An unusual imbalance between the supply and demand of homes for sale in the Twin Cities likely will lead to higher home prices some months from now, according to the Residential Real Estate Price Report Index, a monthly analysis of the 13-county metro area prepared by the Shenehon Center for Real Estate at the University of St. Thomas’ Opus College of Business.
“The lack of availability of homes for sale is likely to persist through the winter and into the spring of 2013,” said Herb Tousley, director of real estate programs at the university. “The imbalance between supply and demand … combined with historically low interest rates and an improving economy … will continue to put upward pressure on median sale prices.
“And as median sales prices continue to rise, more homes will be put up for sale as increasing values improve homeowners’ equity positions,” he predicted.
Here are some metro-area statistics that illustrate what is happening to the supply of homes:
- The number of homes for sale is the lowest in more than eight years. The number declined from 16,629 in September to 15,190 in October, and that compares to 21,348 homes listed in October 2011.
- The ratio of “homes for sale” compared to “closed sales” declined to 3.49 in October. That means for every home sold, there were 3.49 homes on the market. In October 2011 that ratio was 5.76 and in October 2010 it was 11.14.
- In October there was a 3.7-month supply of homes (and a 2.7-month supply for homes selling for less than $140,000). The normal supply is six to seven months.
- The shortage of homes is creating opportunities for new home builders. According to figures released by the Builders Association of the Twin Cities, permits for single-family construction in October have increased 46 percent over October 2011.
Tousley suggests a couple of reasons for the low supply of homes. Many homeowners are still underwater, meaning they owe more than their homes are worth. For some, rising prices could help fix that problem. There also are homeowners who would like to sell but they don’t have to sell right away; this group is sitting on the sidelines and waiting for prices to increase.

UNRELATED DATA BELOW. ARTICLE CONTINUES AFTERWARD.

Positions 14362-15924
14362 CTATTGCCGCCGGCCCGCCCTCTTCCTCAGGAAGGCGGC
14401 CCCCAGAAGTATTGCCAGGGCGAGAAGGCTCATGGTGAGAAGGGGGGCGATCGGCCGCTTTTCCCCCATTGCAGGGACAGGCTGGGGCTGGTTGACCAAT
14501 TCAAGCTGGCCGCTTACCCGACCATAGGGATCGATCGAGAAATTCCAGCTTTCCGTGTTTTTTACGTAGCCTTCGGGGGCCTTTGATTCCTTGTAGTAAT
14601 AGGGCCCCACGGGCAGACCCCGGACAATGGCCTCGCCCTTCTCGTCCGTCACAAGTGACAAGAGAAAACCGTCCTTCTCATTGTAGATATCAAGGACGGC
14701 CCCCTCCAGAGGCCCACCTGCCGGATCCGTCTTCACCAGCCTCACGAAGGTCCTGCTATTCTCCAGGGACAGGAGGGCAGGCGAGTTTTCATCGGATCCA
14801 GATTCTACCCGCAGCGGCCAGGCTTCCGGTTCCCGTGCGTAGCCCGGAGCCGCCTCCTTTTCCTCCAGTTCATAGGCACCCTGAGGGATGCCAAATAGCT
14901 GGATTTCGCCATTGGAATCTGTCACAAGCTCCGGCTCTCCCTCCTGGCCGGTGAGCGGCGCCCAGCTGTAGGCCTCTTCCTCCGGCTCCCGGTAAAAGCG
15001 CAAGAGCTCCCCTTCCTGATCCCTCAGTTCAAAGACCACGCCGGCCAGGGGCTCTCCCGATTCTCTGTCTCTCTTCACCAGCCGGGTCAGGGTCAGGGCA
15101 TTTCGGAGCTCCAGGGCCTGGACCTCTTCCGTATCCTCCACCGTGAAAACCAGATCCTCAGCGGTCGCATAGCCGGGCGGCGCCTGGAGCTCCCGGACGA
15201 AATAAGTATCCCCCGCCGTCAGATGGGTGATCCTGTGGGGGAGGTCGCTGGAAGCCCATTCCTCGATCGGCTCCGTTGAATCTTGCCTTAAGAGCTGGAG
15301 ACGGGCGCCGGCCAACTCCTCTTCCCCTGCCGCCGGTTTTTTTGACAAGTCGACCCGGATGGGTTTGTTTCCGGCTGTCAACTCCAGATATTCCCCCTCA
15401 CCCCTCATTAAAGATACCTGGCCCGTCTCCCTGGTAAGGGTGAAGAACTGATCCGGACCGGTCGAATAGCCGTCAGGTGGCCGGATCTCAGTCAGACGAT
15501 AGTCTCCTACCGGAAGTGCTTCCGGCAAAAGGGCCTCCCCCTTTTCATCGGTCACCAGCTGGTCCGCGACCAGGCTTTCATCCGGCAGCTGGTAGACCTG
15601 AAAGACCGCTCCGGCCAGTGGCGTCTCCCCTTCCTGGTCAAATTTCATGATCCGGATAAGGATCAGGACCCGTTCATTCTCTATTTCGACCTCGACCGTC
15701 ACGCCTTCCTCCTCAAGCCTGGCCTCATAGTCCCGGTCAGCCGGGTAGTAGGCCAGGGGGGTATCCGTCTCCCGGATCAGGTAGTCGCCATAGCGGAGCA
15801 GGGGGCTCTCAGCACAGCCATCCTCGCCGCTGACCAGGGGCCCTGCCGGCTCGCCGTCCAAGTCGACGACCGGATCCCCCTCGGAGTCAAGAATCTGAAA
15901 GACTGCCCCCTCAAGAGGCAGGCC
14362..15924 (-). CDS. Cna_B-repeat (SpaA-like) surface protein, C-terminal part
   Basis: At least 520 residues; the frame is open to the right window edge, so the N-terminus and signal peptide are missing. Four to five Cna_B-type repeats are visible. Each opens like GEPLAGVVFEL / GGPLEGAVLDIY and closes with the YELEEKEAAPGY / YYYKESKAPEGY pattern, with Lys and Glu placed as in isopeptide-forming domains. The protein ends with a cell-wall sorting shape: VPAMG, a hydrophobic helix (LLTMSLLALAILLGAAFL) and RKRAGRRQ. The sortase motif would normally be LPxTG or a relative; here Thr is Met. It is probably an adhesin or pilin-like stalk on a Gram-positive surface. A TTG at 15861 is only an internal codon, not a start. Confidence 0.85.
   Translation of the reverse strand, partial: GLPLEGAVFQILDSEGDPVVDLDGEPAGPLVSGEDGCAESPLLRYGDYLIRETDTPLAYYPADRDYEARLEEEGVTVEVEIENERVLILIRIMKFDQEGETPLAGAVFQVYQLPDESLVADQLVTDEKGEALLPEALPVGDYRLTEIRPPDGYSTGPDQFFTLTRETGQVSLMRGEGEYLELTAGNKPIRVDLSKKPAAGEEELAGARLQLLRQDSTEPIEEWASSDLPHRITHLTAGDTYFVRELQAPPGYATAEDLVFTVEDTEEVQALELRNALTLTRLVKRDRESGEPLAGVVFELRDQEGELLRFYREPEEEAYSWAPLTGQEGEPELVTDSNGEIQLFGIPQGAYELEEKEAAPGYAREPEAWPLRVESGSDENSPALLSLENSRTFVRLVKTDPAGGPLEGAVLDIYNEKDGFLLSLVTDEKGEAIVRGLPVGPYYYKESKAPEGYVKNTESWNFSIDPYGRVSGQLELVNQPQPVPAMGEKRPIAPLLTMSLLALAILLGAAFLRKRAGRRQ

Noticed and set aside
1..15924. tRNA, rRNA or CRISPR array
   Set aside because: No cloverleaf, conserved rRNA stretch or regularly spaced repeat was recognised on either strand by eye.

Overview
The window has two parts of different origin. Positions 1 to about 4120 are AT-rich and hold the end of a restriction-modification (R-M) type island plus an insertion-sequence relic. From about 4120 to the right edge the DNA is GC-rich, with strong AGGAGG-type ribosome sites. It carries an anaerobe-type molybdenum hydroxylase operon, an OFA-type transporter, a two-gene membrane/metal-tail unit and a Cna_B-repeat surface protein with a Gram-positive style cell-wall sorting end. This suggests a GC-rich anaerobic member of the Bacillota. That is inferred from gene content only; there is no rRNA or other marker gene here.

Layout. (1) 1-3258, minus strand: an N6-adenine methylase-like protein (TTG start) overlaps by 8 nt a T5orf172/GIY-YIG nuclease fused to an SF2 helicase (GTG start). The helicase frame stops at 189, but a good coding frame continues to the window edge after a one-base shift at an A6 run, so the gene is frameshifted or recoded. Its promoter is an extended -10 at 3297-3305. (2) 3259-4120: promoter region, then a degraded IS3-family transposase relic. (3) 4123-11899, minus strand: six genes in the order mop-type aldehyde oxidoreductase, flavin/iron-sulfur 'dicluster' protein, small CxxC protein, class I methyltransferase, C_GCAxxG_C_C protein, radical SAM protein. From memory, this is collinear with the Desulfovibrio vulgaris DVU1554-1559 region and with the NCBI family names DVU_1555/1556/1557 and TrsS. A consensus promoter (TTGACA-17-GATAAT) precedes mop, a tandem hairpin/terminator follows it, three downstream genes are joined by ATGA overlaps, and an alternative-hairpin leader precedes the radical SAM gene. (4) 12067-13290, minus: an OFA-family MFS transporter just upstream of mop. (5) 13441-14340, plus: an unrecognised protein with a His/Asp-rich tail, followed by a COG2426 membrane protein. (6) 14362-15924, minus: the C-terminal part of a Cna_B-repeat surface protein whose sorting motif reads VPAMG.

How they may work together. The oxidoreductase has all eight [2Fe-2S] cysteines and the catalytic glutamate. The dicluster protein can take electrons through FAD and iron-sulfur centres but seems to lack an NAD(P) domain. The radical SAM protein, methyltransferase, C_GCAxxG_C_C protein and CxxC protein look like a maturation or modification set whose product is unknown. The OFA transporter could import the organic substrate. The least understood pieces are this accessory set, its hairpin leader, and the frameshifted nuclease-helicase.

Meanwhile, here are signs of a continuing rebound on the “demand” side of the equation:
- The median price of a metro-area traditional-type sale (not a foreclosure or a short sale when a home is sold for a price less than the outstanding mortgage balance) increased 2.35 percent from September to October, from $207,875 to $212,750. It also is up 9.7 percent from October 2011.
- The number of closed sales increased from 4,054 in September to 4,355 in October, a gain of 7.4 percent.
- Both median prices and the number of closed sales are well above October 2011 levels.
- The number of pending sales in October was higher than September and October 2011.
- In addition to low interest rates, there are signs of an improving economy and higher levels of consumer confidence.
In addition to the sale price of homes throughout the Twin Cities, St. Thomas has developed a composite index that uses eight additional data elements to track the health of the traditional, foreclosure and short-sale markets.
The index for the foreclosure market showed the largest improvement. It moved from 703 in September to 717 in October. It has moved upward six months running and is up 16.6 percent over October 2011.
In October, 35.52 percent of sales that closed were distressed properties, compared to 46.19 percent in October 2011. While that’s good news, Tousley noted that before 2007, the rate of distressed sales was typically less than 5 percent.
One reason for the improvement in the foreclosure market is the increasing number of investors who are buying distressed properties, renovating them and either renting or selling them. “As the competition among investors increases, the median sale price of these properties is being driven upward,” Tousley said.
More details about the market can be found on the Shenehon Center’s website.
Research for the monthly reports is conducted by Tousley and Dr. Thomas Hamilton, associate professor of real estate at the university. The index is available free via email from Tousley at firstname.lastname@example.org.